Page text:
"Let's raise those check averages!" the manager calls out to his staff at a pre-shift alley-rally.
All the employees, except the brown nosing, people pleaser, roll their eyes and head out of the kitchen to finish up side work before the restaurant opens.
No one wants to be sold, yet we all want to buy. Selling has negative connotations of pushy salespeople. Now suggestive selling. That's different. Someone who suggests something is doing us a favor.
I'm guessing that one of the easiest strategies to increase sales, suggestive selling, has been abandoned by most operators. When things are down, it's easy to pull out the fold up chair, grab a beer and have a pity party.
Well, let's discuss how to get off our cans and use the power of suggestive selling to build sales. Here are some key points:
Don't Sell. Your folks should suggest what would enhance a guest's experience, not sell them something they'll regret later. A 95 pound grandma does not need, nor will she appreciate a double cut pork chop, most of it going home. When I first started waiting tables I would ask about dessert. Most would look at me with that "we're too full look."
I quickly replied, "Our desserts are half the calories and half as filling as other restaurants."
My customers perked up, "How's that?"
"One slice, two forks," I'd volley back with a devilish grin in my eye. Most of the time they'd order dessert.
2. Enhance The Experience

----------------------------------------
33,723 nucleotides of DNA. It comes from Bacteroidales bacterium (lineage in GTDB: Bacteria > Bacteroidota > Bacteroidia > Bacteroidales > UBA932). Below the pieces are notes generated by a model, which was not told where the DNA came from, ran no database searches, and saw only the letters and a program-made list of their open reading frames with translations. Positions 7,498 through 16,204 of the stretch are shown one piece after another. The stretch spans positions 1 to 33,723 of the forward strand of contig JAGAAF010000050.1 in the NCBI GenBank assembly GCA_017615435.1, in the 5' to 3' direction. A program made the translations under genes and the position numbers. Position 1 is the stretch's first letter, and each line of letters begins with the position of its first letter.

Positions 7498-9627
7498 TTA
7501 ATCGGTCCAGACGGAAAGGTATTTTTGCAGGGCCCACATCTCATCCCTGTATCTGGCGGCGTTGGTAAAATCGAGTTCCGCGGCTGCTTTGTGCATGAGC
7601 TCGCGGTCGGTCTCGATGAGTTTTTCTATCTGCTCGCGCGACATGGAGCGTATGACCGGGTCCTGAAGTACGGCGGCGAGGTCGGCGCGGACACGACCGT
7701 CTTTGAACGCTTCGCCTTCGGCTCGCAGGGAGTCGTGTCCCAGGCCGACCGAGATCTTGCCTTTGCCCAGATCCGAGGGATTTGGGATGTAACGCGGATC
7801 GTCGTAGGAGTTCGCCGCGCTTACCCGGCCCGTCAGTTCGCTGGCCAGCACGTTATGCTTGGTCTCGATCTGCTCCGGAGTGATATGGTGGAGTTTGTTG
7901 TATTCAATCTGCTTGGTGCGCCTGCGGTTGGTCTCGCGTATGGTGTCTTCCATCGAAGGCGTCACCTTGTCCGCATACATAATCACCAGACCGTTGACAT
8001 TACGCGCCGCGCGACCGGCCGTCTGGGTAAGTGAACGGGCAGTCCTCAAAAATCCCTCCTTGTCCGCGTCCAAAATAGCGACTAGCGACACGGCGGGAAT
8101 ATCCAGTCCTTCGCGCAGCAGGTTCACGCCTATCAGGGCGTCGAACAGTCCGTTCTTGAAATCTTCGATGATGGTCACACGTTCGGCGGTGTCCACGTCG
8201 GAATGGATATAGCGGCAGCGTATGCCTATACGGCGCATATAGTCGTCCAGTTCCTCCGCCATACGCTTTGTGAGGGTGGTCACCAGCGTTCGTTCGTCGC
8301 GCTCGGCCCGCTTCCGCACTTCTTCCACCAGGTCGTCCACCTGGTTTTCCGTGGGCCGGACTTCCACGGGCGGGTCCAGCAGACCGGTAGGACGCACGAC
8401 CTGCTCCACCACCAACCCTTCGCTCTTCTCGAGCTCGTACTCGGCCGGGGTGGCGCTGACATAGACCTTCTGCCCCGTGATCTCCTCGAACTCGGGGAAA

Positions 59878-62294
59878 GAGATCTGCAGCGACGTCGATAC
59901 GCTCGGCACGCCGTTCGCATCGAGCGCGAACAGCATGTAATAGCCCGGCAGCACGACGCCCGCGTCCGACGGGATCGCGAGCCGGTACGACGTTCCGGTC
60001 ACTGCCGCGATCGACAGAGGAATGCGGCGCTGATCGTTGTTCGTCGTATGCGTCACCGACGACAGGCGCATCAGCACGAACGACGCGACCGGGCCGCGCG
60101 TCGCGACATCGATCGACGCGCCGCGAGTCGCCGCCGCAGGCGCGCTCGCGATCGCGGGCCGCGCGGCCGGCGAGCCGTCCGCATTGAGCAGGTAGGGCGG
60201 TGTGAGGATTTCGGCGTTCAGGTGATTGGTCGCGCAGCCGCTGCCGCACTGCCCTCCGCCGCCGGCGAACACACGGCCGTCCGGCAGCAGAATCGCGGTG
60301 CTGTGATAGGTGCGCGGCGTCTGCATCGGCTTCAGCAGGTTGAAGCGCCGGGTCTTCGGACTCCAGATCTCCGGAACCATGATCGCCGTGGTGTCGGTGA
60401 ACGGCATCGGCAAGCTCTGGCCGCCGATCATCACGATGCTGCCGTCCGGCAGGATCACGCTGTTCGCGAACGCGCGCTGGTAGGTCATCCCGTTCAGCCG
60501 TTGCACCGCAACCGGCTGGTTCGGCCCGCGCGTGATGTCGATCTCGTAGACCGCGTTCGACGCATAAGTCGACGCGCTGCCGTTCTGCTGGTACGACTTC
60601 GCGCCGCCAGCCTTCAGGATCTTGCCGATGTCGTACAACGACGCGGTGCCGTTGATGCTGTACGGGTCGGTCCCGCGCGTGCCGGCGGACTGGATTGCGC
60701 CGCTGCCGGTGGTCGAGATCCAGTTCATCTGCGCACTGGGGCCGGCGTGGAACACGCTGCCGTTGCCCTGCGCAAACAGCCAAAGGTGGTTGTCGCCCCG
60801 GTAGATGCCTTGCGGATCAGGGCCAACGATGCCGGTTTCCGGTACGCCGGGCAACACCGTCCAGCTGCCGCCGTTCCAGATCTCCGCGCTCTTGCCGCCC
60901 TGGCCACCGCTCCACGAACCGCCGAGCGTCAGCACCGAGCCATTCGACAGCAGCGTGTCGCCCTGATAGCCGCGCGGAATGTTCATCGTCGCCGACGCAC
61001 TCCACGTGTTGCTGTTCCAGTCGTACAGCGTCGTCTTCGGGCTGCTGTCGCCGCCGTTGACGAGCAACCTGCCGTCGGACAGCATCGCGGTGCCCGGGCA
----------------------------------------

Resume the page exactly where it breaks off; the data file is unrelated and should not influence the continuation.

The best upsells enhance the experience. I would often recommend a shot of Bailey's or Amaretto to pour over the cheesecake. It turned ordinary cheesecake into extraordinary cheesecake (and doubled the sale). My guests left thrilled with taking my suggestion.
3. Sell The Benefit
I loved booking catering jobs. There were certain items that were almost a given a catering client should order like drinks and desserts. If ever I met with resistance with the drink upsell, I would use the following script, "Our drink packs give you enough for each guest to have two drinks. You can pick from two flavors in gallon jugs: sweet tea, unsweet tea, peach tea and lemonade. We give you the cups, ice, lemons, sweeteners and spoons for only $1.25 per guest. It sure beats schlepping down to Kroger, loading up your cart with all of that and hauling it back to your office."
The mental picture of wasting an hour, lifting heavy drinks to save a few bucks made the sale. The benefit was time and energy savings!
4. Give Them A Reason Why
Why should I buy from you? Why should I take your suggestion. Sometimes you may offer a discount if the guest takes an upsell or if they buy two upsells. "My manager ordered in too many of our fudge-nut iced brownies. If you order the drink pack for only $1.49 a guest, I can throw in the fudge-nut iced brownies. That's a $1.25 a guest savings.
5. Sell Specifics
"Would you like dessert?" "Would you like brownies?" "Would you like to add our homemade fudge-nut iced brownies to your catering order? They're a little thicker and richer than regular brownies, but not quite as thick and rich as a piece of fudge. It's the perfect bit of sweet after a barbecue lunch."
Now which phrase would get you to buy? Enough said.
6. Ask For The Order
Zig Ziglar has one of the best lines I've heard, "Shy salesmen have skinny kids." You must ask for the order: "Would you like me to add the fudge-nut iced brownies to the order?" "Would you prefer the tea and lemonade service or the canned drinks and bottled water?" Don't Ask. Won't sell.
Michael Attias is the founder of Restaurant Catering Systems and a former partner and operator of a restaurant that sold over $1,000,000 a year in catering out of a 104 seat location. After he sold his interest in the restaurant, he dedicated his resources to the creation of the first web based catering software for restaurants.